Í used to get irritated at people who'd call where we live Paradise. It didn't seem like many of the everyday lives could seem paradaisical, if that's a word. Few people in our colonia appeared rich, maybe, when we first arrived more than nine years ago, none were. The poorer houses had walls of wooden slats the weather could stretch its fingers through to chill the inhabitants. A lot of floors were earthen even in the concrete houses in which most people live. People are careful with using electricity keeping it to a minimum. For light, most use a single bulb hanging from the ceiling. Our house is concrete, but the rooms are airy and the glass doors which stretch across the long south wall look out past our garden to the cascada and Acamalín, the small volcanic mountain straight ahead of us, and on explosions of bambu and huge trees growing up through the blankets of coffee and banana plants. We have a pale tile floor and creamy walls and ceiling lamps which hold not just one bare bulb, but five in candle-like fixtures. I used to think to call this place paradise meant you didn't understand that it wasn't that for a lot of people here. Now I think for me not to acknowledge how rich our lives are here is worse than calling it paradise.
In case you didn't know it, we have five dogs and two cats. They have slowed down our wandering away from home quite a bit. The two biggest dogs, a red-haired golden retriever and a heavy-set (!) Afghan mix don't like each other and have gotten in a couple of very scary fights. So we try our best to keep them separated. We took them on the same walk for almost a year, never letting them off their leashes the way we did the smaller dogs, and we only took walks near our house because lugging them on leashes wasn't so much fun. We not only limited our horizons, we expanded our waistlines. Significantly. So about a month ago we decided to just take one of the grandotes at a time and have more fun. If you don't think dogs can look at you with great, guilt-inducing sadness, come visit our dogs when we tell them it isn't their turn for a walk and see for yourselves.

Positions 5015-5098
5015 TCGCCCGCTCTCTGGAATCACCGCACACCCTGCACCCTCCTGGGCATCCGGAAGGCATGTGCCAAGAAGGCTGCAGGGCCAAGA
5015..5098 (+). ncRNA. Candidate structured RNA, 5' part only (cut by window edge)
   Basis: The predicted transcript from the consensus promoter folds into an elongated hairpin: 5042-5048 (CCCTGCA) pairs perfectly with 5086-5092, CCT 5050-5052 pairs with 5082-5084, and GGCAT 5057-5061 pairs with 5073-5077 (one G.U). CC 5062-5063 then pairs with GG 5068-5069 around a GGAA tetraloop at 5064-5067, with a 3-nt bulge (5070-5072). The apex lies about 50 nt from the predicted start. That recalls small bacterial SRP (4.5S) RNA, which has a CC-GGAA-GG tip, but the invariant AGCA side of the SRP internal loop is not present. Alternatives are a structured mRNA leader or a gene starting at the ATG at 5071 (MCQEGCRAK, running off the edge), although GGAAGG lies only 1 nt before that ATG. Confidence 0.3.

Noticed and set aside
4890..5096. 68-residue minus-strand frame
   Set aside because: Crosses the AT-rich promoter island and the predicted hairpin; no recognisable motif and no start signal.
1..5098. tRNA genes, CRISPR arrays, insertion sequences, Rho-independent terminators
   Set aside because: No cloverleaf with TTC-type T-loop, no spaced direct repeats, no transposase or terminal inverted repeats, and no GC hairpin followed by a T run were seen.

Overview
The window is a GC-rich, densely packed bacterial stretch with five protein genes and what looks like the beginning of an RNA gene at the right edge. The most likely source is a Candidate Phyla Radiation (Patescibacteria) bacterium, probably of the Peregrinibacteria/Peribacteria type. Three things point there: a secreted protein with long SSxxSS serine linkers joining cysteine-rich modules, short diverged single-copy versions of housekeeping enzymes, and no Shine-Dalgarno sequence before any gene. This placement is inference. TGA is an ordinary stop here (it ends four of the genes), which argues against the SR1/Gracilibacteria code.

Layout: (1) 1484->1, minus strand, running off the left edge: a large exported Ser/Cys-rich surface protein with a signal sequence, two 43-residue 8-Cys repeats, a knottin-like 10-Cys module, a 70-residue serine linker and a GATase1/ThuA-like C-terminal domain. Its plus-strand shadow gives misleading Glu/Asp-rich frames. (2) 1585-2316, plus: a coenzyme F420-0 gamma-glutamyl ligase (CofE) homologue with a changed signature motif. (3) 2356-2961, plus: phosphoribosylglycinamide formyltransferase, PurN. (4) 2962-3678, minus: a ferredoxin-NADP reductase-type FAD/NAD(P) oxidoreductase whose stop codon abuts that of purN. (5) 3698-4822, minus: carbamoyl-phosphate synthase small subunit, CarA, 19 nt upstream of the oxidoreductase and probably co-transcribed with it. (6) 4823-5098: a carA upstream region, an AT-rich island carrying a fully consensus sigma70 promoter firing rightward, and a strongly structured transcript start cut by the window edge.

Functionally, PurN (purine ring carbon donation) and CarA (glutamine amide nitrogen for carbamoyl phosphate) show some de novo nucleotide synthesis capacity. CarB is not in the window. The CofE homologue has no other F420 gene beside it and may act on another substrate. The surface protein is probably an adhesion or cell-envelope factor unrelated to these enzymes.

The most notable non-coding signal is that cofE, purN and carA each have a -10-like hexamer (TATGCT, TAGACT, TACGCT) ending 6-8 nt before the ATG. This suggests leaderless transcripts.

Anyway, we drove three of the dogs a little less than a mile from our house to a walk along a river, now full of spring rain. (We drove because the road down to where we start is too trafficky for dog safety, even when they are on leashes). Below is a smattering of pictures I took as we wandered. You can click on them to make them larger. I think typepad has mucked around with its picture tools so I can't figure out how to insert text to explain them. If you are one of my facebook friends or one of Jaime Ricardo's, you should go to one of our timeline pages to see Jim's fotos of the walk we took on July 4. They are really outstanding.